76 Offshore January 2013 www.offshore-mag.com
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play increasing roles in the offshore industry and take leading roles in high-risk exploration, it can be a difficult task for these businesses to have the right number of staff with enough knowledge to provide cover during an incident. Even large organizations rarely have the huge resources on hand to manage a long-running situation. One option is for these companies to organize their resources and to consider outsourcing additional expertise, and to have these arrangements in place before an incident occurs. This coordination is at the heart of any effective response. Companies wishing to improve their emergency response plans in remote locations are increasingly seeking external expert consultants who can deploy the appropriate, experienced resources anywhere in the world at a moments notice. In addition to robust procedures, training plays an essential part in ensuring key people, like offshore installation managers or those fulfilling mission-critical roles, are fully prepared. Where in the past operators relied on guidelines for emergency response and crisis management, they are now putting in place standards which must be met. This, then, provides a benchmark against which projects and operations can be authorized to proceed

and, as importantly, provides standards for operations and for training purposes. This allows the competency of key people to be developed and regularly assessed. Exercises should be run as part of the training program, not only to allow people to practice, but also to realistically test facilities and equipment to iron out potential issues. Separate evaluation exercises also should be run to test the procedures, facilities, and communications with external agencies. Public perception also needs to be considered, since it plays a significant role in establishing the way any incidents will be handled. It is no longer about simply considering press statements. A strategic approach to communications with all stakeholders, including the media, and taking cognizance of all communications channels, particularly social and digital, must be adopted. Environmental impact should be an important factor in an organizations plan, and the clean-up process should be thorough, immediate and publicly acceptable. Dispersants like detergent might look responsible and effective, but leaving nature to take its course and wash light oil away naturally is often a more environmentally sensitive response than providing treatment. Today, the industry is generally better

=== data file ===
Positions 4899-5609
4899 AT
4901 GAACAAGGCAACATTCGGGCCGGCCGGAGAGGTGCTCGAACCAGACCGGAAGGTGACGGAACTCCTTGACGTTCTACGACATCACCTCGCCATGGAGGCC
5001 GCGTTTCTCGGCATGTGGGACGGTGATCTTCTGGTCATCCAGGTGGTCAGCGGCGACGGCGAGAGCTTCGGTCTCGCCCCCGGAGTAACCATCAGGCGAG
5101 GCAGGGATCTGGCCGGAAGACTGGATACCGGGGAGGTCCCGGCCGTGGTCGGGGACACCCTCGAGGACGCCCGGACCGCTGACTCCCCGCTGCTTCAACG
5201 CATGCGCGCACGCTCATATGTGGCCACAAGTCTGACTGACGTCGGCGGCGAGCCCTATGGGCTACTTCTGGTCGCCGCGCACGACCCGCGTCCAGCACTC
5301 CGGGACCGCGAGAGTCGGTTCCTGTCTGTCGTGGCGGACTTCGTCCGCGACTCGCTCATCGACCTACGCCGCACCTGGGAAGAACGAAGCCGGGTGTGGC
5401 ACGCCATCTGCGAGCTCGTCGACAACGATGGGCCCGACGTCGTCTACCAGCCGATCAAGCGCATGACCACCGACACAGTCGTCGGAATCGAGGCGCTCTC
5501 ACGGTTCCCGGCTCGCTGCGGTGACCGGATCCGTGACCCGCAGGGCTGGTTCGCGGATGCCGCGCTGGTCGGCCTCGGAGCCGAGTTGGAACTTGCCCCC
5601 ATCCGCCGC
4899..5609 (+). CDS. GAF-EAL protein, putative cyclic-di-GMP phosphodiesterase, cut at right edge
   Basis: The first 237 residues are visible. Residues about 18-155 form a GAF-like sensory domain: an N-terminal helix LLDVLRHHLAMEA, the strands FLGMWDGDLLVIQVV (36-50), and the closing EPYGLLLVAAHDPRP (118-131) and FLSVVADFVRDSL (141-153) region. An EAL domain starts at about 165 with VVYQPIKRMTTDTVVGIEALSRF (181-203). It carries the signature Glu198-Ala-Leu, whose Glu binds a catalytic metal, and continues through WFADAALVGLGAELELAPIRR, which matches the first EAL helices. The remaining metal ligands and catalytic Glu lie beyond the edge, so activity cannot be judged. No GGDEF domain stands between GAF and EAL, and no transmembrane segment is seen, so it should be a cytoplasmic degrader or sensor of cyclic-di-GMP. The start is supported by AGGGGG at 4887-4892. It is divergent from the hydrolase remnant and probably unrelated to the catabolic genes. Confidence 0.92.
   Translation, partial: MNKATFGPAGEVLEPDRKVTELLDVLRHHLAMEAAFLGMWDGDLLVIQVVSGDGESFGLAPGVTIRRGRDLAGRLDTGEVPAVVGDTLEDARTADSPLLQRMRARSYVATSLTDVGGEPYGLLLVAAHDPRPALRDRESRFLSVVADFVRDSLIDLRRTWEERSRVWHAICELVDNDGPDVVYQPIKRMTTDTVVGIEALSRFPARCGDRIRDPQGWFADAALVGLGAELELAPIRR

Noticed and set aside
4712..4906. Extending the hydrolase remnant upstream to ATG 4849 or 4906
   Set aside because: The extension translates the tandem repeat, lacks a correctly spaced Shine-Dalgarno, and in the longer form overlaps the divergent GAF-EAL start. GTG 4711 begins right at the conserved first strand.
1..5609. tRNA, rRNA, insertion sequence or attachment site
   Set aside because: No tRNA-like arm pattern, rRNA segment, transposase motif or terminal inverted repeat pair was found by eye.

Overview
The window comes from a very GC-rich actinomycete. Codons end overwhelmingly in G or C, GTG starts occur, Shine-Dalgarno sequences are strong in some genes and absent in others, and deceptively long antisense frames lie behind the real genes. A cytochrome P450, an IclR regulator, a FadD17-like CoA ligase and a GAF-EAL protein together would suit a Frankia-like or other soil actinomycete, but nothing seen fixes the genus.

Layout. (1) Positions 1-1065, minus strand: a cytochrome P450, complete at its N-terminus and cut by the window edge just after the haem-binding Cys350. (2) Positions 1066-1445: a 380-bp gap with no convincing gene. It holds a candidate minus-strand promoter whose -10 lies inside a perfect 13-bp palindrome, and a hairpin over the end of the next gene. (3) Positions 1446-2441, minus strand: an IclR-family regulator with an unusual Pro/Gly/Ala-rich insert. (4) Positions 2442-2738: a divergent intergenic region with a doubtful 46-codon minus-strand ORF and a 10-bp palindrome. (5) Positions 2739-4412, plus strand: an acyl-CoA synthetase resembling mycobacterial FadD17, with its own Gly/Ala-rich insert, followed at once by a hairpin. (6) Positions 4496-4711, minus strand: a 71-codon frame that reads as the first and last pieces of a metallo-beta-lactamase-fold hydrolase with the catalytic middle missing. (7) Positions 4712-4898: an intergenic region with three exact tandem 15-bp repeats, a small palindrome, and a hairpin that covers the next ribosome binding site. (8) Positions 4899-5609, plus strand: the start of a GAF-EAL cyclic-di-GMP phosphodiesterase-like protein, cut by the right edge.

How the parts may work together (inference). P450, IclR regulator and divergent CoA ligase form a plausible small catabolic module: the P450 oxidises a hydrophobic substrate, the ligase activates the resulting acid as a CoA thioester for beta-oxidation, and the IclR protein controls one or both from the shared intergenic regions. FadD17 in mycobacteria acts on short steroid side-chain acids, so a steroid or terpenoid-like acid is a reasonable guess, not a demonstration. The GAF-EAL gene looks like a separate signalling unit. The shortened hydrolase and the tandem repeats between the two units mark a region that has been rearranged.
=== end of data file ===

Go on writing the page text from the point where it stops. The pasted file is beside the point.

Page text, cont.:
prepared to manage the risk associated with offshore and onshore operations. However, recent incidents, from Macondo to Fukushima to the Arab Spring, have shown that its necessary to think the unthinkable. As the drive to increase reserves and the production of oil and gas continues, so does the need to work in remote locations, with reduced access to resources. This amplifies the need for a clearly mapped-out process to identify and reduce risk by producing coherent plans supported by the required equipment and competent responders.

About the author


Jim Walker is founder of Altor Risk Group. Altor Risk Groups Global Response Network provides access to over 150 experienced emergency response and crisis management specialists. The risk management company has offices in five countries, and people based in a further 12 countries, and also designs, builds and operates Incident Management Centres on behalf of industry. Altor staff and associates have been involved in crisis management incidents all over the globe and provided services primarily to the Energy Sector, including national and international oil companies.